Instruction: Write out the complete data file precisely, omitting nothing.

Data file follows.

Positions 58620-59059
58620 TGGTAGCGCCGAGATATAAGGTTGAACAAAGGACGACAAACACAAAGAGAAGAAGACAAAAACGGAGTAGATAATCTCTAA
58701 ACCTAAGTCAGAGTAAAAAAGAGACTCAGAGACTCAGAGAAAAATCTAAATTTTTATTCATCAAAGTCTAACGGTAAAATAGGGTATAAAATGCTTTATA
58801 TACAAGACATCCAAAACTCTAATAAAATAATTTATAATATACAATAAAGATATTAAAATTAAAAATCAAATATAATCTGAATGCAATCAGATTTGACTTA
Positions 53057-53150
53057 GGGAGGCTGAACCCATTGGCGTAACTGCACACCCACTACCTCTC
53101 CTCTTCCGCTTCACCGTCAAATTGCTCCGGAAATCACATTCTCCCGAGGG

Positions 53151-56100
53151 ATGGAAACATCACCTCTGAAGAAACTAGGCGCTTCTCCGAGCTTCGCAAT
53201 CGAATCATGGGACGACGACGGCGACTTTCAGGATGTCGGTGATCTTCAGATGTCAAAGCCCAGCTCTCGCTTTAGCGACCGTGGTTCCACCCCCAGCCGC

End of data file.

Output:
Positions 58620-59059
58620 TGGTAGCGCCGAGATATAAGGTTGAACAAAGGACGACAAACACAAAGAGAAGAAGACAAAAACGGAGTAGATAATCTCTAA
58701 ACCTAAGTCAGAGTAAAAAAGAGACTCAGAGACTCAGAGAAAAATCTAAATTTTTATTCATCAAAGTCTAACGGTAAAATAGGGTATAAAATGCTTTATA
58801 TACAAGACATCCAAAACTCTAATAAAATAATTTATAATATACAATAAAGATATTAAAATTAAAAATCAAATATAATCTGAATGCAATCAGATTTGACTTA
Positions 53057-53150
53057 GGGAGGCTGAACCCATTGGCGTAACTGCACACCCACTACCTCTC
53101 CTCTTCCGCTTCACCGTCAAATTGCTCCGGAAATCACATTCTCCCGAGGG

Positions 53151-56100
53151 ATGGAAACATCACCTCTGAAGAAACTAGGCGCTTCTCCGAGCTTCGCAAT
53201 CGAATCATGGGACGACGACGGCGACTTTCAGGATGTCGGTGATCTTCAGATGTCAAAGCCCAGCTCTCGCTTTAGCGACCGTGGTTCCACCCCCAGCCGC